Re: great rooms and ommon house spaces
From: Sharon Villines (sharonsharonvillines.com)
Date: Tue, 6 Dec 2005 13:12:23 -0800 (PST)

On Dec 5, 2005, at 8:45 PM, jim hanson wrote:

To help our
decision-making we could use more information about how the CH spaces,
especially the great room, are actually used.  Having scoured this list
serve for advice, we'd like to revisit the "woulda, coulda, shoulda" thread from 2001 (with our added questions on great rooms) and get updated info on
common houses from communities that are living in theirs.

ROOMS THAT CAN BE CLOSED OFF. Our room is surrounded by the hallway we all use to go from the front door to the back door to get our mail (or from the back door to get mail and go home through the front door). This means when someone is having a meeting or dinner in the large part of the room, if feels as if you are eavesdropping when you walk by. People do stop and talk which sometimes nice and sometimes a distraction.

The advantage is that the "hallway", cork around the central wooden floor, adds size to the room and becomes more seating space when needed. The disadvantage is that we can't close off the largest room in the commonhouse if we wanted to rent the space, as some would like to do.

BIG ROOMS. That said we also have a number of small rooms that we are now examining reorganizing into larger rooms. Office, music room, living room, kids room, workshop, etc. that we are finding are too large or small for their uses and cannot be combined well. They tend to be under used or become dumping grounds.

Big rooms can always be divided later but tearing out walls and doors is expensive.

WIDE STAIRS & HALLWAYS. I would make all stairs and hallways wider than they "need" to be. Ours are only slightly larger than the halls and stairs in our units. Wider halls and stairs create a sense of spaciousness and allow them to be two-way instead of one-way. And the walls get much dirtier because the children can touch both walls at the same time, and do. They take the stairs like airplanes.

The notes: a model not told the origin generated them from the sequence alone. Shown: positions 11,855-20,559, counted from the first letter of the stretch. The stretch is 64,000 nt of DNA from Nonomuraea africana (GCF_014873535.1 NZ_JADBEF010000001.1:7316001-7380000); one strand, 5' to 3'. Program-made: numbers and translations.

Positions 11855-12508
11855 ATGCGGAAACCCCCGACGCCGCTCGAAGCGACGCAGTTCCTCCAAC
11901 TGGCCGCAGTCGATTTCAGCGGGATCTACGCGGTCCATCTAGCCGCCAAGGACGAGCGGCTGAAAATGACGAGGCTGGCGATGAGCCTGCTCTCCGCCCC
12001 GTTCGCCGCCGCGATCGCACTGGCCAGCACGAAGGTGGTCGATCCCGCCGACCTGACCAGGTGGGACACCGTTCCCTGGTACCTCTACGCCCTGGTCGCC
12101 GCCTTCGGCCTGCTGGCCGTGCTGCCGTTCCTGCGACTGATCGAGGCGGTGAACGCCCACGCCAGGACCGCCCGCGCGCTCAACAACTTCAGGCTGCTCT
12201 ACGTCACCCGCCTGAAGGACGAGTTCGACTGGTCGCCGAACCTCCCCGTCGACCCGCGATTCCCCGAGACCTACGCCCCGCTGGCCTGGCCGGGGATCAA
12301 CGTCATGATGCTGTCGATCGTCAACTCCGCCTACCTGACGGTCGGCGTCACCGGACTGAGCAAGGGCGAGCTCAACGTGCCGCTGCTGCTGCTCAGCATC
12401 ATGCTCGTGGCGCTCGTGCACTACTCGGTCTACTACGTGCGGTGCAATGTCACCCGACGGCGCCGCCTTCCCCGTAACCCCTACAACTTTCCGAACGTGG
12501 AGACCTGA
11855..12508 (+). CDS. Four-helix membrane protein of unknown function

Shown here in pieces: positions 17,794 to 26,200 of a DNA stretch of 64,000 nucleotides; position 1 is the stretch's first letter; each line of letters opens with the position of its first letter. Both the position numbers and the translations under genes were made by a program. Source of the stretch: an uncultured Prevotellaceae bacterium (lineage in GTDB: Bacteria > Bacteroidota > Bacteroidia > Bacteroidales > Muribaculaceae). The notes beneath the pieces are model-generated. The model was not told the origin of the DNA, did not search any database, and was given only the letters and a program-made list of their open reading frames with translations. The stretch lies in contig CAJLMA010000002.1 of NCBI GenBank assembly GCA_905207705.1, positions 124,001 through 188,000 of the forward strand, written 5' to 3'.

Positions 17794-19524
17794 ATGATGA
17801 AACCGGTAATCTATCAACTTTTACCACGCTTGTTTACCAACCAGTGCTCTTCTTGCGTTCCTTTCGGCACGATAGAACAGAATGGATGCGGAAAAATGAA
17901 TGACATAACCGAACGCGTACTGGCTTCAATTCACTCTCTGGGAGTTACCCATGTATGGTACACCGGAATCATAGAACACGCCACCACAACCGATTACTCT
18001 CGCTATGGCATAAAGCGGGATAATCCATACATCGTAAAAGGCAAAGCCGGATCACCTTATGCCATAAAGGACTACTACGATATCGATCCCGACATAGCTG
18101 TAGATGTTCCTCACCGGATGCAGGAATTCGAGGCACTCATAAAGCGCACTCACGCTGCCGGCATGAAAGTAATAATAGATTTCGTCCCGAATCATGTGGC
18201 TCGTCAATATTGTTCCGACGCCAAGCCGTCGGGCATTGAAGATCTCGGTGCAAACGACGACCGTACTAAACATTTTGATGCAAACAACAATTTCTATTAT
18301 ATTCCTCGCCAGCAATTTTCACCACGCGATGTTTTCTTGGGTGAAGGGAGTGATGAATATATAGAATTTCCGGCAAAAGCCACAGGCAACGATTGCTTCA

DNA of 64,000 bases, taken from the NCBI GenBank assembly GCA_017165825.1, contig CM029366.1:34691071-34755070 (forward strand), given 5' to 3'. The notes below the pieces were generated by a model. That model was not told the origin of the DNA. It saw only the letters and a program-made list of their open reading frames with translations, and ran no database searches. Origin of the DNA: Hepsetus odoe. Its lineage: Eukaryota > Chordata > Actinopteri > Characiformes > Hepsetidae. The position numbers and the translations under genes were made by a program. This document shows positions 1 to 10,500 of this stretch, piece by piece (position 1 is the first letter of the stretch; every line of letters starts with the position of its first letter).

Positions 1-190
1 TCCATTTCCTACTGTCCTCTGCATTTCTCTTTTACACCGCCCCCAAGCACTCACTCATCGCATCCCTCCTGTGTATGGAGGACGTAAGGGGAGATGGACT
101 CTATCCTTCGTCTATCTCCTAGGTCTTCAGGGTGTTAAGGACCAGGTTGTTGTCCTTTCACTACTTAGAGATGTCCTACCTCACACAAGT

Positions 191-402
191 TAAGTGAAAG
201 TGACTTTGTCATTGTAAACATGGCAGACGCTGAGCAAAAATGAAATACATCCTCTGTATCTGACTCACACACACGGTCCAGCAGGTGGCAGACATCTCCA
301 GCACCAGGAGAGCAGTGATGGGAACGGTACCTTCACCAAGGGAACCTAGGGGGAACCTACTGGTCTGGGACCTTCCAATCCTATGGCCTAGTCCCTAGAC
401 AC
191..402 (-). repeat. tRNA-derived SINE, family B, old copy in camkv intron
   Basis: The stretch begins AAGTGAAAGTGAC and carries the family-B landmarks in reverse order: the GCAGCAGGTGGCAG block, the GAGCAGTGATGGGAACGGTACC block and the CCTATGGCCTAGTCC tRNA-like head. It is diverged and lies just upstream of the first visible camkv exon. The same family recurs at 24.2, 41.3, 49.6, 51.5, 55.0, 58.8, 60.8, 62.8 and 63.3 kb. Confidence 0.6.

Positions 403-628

That "extra" space will be heavily used with children playing and people carrying things (boxes, car seats, chairs, etc.) Children love running up and down hallways. From toddlers with toy cars and pull toys to older kids chasing balls.

NO SECURITY SYSTEMS. We have an expensive security system that we have never activated because it requires all the doors and windows to be closed and kept closed when the system is activated. Intended to be turned on when everyone is asleep and turned off when people get up -- but in cohousing that is at most four hours, from 1:00 to 5:00 am. And even that is not assured. With healthcare professionals coming and going at all hours of the night and runners getting up early, forget it.

Being urban we do have locked doors and entry with a code.

BUILD FOR EFFICIENCY, NOT ARTIFICIALLY FORCED INTIMACY. We built when the idea was to 'force' community by making cozy spaces and directing traffic toward people. Forcing people to go through the commonhouse to get their mail or go home. Forcing them to exit on foot through the green instead of through the parking lot, which was faster for most of us. Indirect paths to take out the trash rather than direct paths. (I have to navigate 3 or 4 doors and two flights of stairs plus a short flight along 4 hallways to take out my trash.) Give it a break. Think efficiency.

The need to force contact goes away pretty fast and it becomes irritating. Some people just park on the street, for example, because it is easier and closer to their units. Some just check their mail once a week.

"Enabling" community is a better standard than trying to control where and how people walk and see each other.

Sharon
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Sharon Villines
Takoma Village Cohousing, Washington DC
http://www.takomavillage.org


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